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Irina Slav

Irina Slav

Irina is a writer for the U.S.-based Divergente LLC consulting firm with over a decade of experience writing on the oil and gas industry.

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Chevron: We Will Survive Under Any Climate Change Scenario

In its second climate change report Chevron said its business is resilient to a number of scenarios the company has looked into, despite the push towards more renewable energy and less oil and gas.

The company notes that most forecasts for global energy demand agree that demand for fossil fuel-generated energy will continue to rise in the coming decades, which means Chevron’s main products will not be forced out of the market by renewables anytime soon.

The International Energy Agency’s (IEA) worst-case scenario for Big Oil, Chevron notes, sees fossil fuels’ share in the global energy mix falling from 54 percent to 48 percent by 2040. That’s not really a major fall, which is why Chevron is so confident that its business will not be affected by the climate change fight.

At the same time, Chevron said, it is investing in improving operational efficiencies to make them less energy-intensive, investing in methane emission control and in developing low-carbon technologies.

“Energy transitions can take decades, as the amount of time required to turn over the current consuming capital stock and redirect investment to meet global energy demand depends on the asset’s service life,” the report notes, adding that “Oil and gas have a diverse set of end uses. In some uses, like aviation, marine, freight and petrochemicals, there are few, if any, cost-effective and scalable alternatives to oil.” Related: U.S. Sanctions Could Be The Final Nail In The Coffin For Venezuelan Oil

This may change at some point, as alternatives to everything fossil fuel-related are being sought constantly. Then again, it will take time. Until that time, Chevron’s shareholders have no great reason to worry, the report’s message runs.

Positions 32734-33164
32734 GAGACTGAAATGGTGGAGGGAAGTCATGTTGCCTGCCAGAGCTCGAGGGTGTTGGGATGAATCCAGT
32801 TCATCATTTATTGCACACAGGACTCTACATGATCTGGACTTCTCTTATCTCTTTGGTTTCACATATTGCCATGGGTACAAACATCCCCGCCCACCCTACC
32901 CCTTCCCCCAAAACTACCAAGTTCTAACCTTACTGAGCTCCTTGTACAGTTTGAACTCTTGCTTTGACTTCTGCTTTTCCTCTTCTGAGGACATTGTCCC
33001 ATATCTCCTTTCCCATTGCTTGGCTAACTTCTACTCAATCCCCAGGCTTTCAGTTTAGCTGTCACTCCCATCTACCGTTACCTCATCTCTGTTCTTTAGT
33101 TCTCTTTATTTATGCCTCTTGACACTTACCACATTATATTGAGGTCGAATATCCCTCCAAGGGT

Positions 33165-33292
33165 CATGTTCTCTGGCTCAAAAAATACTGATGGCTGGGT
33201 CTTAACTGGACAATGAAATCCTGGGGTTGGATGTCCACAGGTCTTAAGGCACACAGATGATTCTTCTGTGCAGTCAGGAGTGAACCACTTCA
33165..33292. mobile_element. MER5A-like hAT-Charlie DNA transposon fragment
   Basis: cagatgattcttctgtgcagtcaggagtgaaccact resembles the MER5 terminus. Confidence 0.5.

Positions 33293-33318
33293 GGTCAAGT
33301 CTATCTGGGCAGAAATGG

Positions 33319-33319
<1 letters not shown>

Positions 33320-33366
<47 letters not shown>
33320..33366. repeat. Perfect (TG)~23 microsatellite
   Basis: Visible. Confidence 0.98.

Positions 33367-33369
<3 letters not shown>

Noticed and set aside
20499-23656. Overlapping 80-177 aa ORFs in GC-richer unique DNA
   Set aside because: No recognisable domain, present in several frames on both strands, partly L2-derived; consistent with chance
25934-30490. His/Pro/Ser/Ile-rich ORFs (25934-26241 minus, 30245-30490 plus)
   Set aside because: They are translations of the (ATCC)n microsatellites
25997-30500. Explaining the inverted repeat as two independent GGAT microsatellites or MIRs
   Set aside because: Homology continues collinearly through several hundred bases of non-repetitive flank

The supermajor is not even particularly concerned with lawsuits that several municipalities and cities in the U.S. have filed against Big Oil. Chevron is named in two lawsuits, one by San Francisco and one by Oakland. Its stance: if Chevron should answer for climate change, so should carmakers, car buyers, and users of every single piece of equipment that requires fuel to operate.

By Irina Slav for Oilprice.com

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  • Lee James on March 02 2018 said:
    I can't disagree with a lot of Chevron's conclusions about our oil dependency. But I think the company does not fully appreciate the downsides of the world's dependency on oil. Personal and planetary health is the aspect most acknowledged. I think compromised national security and world peace are underappreciated.

    Oil literally fuels undesirable governments like those of Russia and Iran. We spend big to keep oil sea lanes open. Much better for countries to require less energy and to produce clean energy at home.

    Chevron is a good corporate citizen for enabling our addiction. But I give them low marks for appreciating what the world really needs to do in terms of the big picture. Shell, Statoil, and BP are on the right track. Think energy company and not just petroleum.
  • zipsprite on March 03 2018 said:
    Gotta love these forecasts:

    "fossil fuels’ share in the global energy mix falling from 54 percent to 48 percent by 2040"

    If that's the best we can do by 2040, civilization as we know it will be over, and not in a happy ending kind of way. You're talking about global warming in a runaway/feedback loop that is unimaginable to us today. These forecasts always leave out the global warming part of the picture, and instead focus on all the money to be made in oil. Party on!

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